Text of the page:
Marian pretended to sleep for the second night in a row, but this time her will overcame her drowsiness. Her thoughts ebbed and flowed like a river’s current against her head.
I can’t believe he would try to sell me that wild story. Only three documented cases and I’m one of them. Rubbish. Oh, and no you can’t meet the other two because they killed themselves. He clearly has no respect for my intellect.
Her breathing had begun to accelerate as her body temperature rose. Anger she didn’t know she could produce boiled through her veins. There was no room for the benefit of the doubt. Her supposed husband was doubt incarnate. Acutely aware that in the previous years Drake carefully arranged her cut-off from the wider world, she pledged to make some sort of ally. The problem was she needed to know the extent of the reach of whichever criminal organization was controlling the man who slept beside her. Making friends at work will only tip them off. Everyone of them are paid by Drake. Who knows if the are actual scientists. This feels like an elaborate con.
As the night ticked by, Marian was no closer to deciding her next point of attack or defense for that matter. She systematically crossed off each former professor, colleague, remote acquaintance who had ever had any contact with Drake Finch, assuming, as in the case of her parents, they could all be bought or at least convinced that she was sick. This would also include acquaintances of her parents since her mother and father rarely kept a secret. There must be someone I would’ve never mentioned even under duress. Think Marian!
She started with her freshman year of college and journeyed backward. Drake probably had accessed her journals stored on a bookshelf in her parents home as well as yearbooks, postcards from road trips the summers after her junior and senior years, and even photo albums she kept in their apartment. She was sure her laptop and desktop had both been stripped of relevant data, as Drake had always been thorough in his research. Was there anyone from her childhood who would remember her, despite a lack of paper trail to support the fact?
Where did I secretly go as a child when my parents and friends weren’t looking?
Suddenly, a vivid memory danced before her shuttered eyelids. It was the winter of her 9th year, when she was in 4th grade. There had been try-outs for an all city ballroom dance competition. She’d secretly coveted a spot in that phys. ed. class. Only twenty 4th grade students would be selected from her school, P.S 69. She’d dreamed about dancing with Charley Dempsey from Mrs. Andersen’s class at least once a month since 2nd grade, when she’d seen that year’s participants practicing after school. Her parents were not great supporters of the arts, and never let her take any kind of dance lessons. For this reason, Marian was sure she never mentioned her secret aspirations to compete.
The day of the try-outs arrived. The roads were mucky after three days of winter rain, and therefore her mother refused to let her wear her pink princess slippers. Instead, she’d been forced to wear the ugly brown Mary Janes inside uglier black galoshes. She did manage to insist on her favorite pink and white polka-dot dress. Nothing subdued the butterflies in her stomach during the morning as her afternoon p.e. class slowly approached.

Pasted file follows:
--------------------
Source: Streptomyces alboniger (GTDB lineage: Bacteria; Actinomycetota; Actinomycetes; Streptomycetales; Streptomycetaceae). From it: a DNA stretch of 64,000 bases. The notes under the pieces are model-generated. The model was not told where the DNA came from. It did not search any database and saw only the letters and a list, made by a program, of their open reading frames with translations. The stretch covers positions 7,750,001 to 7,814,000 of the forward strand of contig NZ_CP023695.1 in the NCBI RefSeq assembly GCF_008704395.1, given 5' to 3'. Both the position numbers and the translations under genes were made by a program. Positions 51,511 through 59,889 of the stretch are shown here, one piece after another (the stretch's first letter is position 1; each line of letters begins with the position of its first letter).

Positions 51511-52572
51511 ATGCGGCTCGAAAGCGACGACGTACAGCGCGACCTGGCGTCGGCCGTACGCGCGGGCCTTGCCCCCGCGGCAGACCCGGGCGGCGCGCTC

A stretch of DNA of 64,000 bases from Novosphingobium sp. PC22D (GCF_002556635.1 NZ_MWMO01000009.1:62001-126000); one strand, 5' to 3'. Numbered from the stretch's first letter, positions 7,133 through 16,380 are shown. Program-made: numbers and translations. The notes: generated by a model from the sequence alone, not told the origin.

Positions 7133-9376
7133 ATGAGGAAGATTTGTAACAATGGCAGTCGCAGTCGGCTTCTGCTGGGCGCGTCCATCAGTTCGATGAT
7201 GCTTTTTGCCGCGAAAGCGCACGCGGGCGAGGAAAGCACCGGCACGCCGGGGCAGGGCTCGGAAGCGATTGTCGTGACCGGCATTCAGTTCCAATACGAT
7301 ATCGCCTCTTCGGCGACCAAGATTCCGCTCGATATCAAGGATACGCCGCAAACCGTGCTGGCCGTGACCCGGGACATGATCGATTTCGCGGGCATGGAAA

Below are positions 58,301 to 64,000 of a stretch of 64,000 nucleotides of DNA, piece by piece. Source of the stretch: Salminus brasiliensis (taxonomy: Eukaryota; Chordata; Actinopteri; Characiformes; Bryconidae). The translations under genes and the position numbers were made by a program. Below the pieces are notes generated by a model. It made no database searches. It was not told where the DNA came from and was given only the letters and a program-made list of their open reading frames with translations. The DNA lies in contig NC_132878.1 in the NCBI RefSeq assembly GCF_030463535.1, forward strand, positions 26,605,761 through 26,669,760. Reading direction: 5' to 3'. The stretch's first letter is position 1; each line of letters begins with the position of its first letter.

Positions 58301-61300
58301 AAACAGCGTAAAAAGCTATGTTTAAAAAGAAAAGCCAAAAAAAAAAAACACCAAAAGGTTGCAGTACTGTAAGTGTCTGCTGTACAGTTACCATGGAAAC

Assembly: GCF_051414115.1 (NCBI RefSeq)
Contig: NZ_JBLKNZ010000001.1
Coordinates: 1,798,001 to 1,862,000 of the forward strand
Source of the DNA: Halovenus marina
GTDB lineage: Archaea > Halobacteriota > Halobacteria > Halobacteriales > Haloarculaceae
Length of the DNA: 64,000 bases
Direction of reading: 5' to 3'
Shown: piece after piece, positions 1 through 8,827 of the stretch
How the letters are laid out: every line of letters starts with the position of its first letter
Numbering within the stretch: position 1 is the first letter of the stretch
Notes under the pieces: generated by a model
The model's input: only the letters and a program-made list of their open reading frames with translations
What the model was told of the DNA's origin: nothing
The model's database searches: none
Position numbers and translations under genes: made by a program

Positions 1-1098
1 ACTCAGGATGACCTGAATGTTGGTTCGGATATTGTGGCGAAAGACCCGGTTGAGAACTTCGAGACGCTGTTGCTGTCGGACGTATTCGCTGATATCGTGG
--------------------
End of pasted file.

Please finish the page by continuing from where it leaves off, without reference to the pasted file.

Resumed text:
At last, the moment arrived and about 100 kids from all 4 classes were herded into groups and paired off. Someone turned on some music with a Latin beat and a dapper gentleman in a canvas colored suit removed his jacket and moved to the north end of the gymnasium. Mrs. Sanchez, one of the teacher’s, joined him and they took each others hands, arms, shoulder and back in three slow motions.
As they called the kids to copy them, Marian looked down at her partner, a full head shorter than her. He was not Charley Dempsey, not by a long shot. He reached up for her shoulder, standing on tiptoes and frowning malevolently. “I hate this stupid dance thing,” was the only thing out of his mouth, repeatedly for the next thirty minute. He never apologized for stepping on her Mary Janes, twisting her wrist too hard, tripping her three times, and tickling her underarms every chance he got.
It was her teacher, Miss Bancroft who finally intervened. Rather than giving her a new partner, the young redhead grabbed them both by the forearms and dragged them to the bleachers where they were told to sit and wait for the class to be over. Marian had tried to explain, but all her teacher did was express her disappointment in Marian’s behavior.
In one fell swoop, she’d lost everything she’d wanted from her 4th grade educational experience. And no one would be waiting at home with conciliatory codling or sympathetic squeezes, at least not for a missed dance competition. So for the first time in her life, Marian had walked into a church on her way home from school.
The Episcopal church was about five blocks from her two-family house. Wandering inside, she noticed rows and rows of wooden benches with a few scattered people sitting heads bowed. She wondered if she was allowed to disturb any of them to ask for some advice, but couldn’t get up the courage. She sat down in the last row legs tucked under her, galoshes dropped on the floor. That is exactly where she met him: the man in the robe.